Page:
Background: In the treatment of gastric cancer, splenectomy is performed for effective lymph node dissection around the splenic artery and splenic hilum. The purpose of this study was to clarify the long-term outcome of splenectomy in the treatment of gastric cancer. Methods: The effect of splenectomy on recurrence and prognosis was examined in a retrospective analysis of 665 patients who had undergone curative total gastrectomy for gastric carcinoma from 1987 to 1996. The risk factors associated with recurrence and prognosis were investigated by univariate and multivariate analysis. Results: The splenectomy group showed more advanced lesions and a higher recurrence rate than the spleen-preserved group. However, after adjusting for the TNM (tumor, node, metastasis) stage, there was no significant difference in recurrence rate and pattern between the two groups. Logistic regression analysis revealed that gross type, serosal invasion, and nodal metastasis were independent risk factors for recurrence while splenectomy was not. When comparing patients with the same TNM (tumor, node, metastasis) stages, no significant difference in the 5-year survival rates was apparent. Multivariate analysis demonstrated that age, serosal invasion, and nodal metastasis were independent prognostic factors whereas splenectomy was not. Conclusions: These data suggest that splenectomy for lymph node dissection in gastric cancer is not effective regarding long-term patient prognosis.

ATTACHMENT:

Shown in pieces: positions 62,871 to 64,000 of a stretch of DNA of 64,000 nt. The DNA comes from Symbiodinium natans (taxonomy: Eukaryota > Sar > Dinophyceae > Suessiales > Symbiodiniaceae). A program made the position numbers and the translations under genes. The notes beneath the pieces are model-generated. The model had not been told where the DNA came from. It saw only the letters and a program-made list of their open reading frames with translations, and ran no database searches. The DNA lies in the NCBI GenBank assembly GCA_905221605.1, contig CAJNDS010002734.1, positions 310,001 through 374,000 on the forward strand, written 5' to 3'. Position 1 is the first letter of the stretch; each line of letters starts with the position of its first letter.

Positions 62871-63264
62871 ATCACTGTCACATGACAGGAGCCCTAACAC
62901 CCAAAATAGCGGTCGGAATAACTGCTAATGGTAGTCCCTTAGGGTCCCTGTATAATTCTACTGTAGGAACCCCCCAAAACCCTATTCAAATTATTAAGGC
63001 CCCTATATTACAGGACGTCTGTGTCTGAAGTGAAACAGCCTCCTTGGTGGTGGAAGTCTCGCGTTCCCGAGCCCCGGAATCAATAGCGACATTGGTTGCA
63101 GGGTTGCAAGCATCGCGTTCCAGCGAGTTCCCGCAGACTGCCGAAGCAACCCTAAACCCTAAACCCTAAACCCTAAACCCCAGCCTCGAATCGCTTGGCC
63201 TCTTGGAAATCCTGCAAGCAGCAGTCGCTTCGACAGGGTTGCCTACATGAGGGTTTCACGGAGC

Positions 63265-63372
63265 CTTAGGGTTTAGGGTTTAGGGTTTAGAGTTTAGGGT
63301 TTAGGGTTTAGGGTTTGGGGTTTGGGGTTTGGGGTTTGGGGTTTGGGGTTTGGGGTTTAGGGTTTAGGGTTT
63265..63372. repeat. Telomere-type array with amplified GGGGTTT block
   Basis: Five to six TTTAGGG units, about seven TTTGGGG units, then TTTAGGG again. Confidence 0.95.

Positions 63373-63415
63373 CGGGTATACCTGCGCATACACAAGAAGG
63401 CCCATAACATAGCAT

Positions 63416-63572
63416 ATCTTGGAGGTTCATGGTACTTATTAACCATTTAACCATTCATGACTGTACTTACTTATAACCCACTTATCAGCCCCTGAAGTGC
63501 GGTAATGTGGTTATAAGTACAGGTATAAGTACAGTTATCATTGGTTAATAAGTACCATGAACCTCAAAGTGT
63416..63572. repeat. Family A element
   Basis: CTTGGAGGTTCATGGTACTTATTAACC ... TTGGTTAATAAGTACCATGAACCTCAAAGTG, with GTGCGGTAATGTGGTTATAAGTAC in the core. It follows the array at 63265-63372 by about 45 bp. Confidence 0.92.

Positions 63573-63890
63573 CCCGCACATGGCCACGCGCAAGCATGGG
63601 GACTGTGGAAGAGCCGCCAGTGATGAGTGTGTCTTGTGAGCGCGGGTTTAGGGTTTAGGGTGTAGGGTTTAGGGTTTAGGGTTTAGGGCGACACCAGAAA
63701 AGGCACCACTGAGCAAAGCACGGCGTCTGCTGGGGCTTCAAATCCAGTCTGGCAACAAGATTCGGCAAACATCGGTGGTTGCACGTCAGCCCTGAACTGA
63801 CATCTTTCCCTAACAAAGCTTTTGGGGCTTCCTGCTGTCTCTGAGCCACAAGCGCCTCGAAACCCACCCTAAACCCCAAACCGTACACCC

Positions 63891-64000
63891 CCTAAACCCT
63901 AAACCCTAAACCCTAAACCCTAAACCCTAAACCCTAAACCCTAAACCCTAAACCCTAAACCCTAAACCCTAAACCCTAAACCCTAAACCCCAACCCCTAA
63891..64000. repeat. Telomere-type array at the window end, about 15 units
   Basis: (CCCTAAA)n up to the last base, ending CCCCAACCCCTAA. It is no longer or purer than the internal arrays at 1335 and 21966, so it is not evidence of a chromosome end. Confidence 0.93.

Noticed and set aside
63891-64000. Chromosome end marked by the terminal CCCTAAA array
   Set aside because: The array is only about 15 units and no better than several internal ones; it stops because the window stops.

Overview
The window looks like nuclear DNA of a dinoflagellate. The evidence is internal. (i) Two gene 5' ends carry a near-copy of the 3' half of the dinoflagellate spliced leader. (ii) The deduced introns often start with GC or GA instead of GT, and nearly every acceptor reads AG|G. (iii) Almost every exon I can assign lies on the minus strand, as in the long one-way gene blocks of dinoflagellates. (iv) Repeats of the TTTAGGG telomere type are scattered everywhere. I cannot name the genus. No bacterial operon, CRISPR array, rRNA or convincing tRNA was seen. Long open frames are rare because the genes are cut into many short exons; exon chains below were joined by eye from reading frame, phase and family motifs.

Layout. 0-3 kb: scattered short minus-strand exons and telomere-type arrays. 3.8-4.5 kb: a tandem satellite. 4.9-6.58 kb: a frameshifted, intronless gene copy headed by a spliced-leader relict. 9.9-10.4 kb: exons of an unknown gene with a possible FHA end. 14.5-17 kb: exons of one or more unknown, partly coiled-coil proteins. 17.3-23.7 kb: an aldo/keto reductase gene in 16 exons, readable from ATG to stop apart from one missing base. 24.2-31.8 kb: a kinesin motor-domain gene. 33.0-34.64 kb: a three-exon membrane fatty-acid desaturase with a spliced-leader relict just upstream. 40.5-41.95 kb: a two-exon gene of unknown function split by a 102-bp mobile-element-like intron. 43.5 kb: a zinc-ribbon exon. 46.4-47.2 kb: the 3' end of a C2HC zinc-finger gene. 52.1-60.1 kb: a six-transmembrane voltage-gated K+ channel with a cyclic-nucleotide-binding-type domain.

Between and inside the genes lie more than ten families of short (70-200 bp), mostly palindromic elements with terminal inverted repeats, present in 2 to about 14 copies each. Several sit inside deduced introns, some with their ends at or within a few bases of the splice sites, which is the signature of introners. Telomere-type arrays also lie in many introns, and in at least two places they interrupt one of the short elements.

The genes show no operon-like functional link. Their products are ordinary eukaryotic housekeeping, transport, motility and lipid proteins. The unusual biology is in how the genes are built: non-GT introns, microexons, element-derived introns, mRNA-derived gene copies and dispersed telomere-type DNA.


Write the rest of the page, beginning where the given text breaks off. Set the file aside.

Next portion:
All Science Journal Classification (ASJC) codes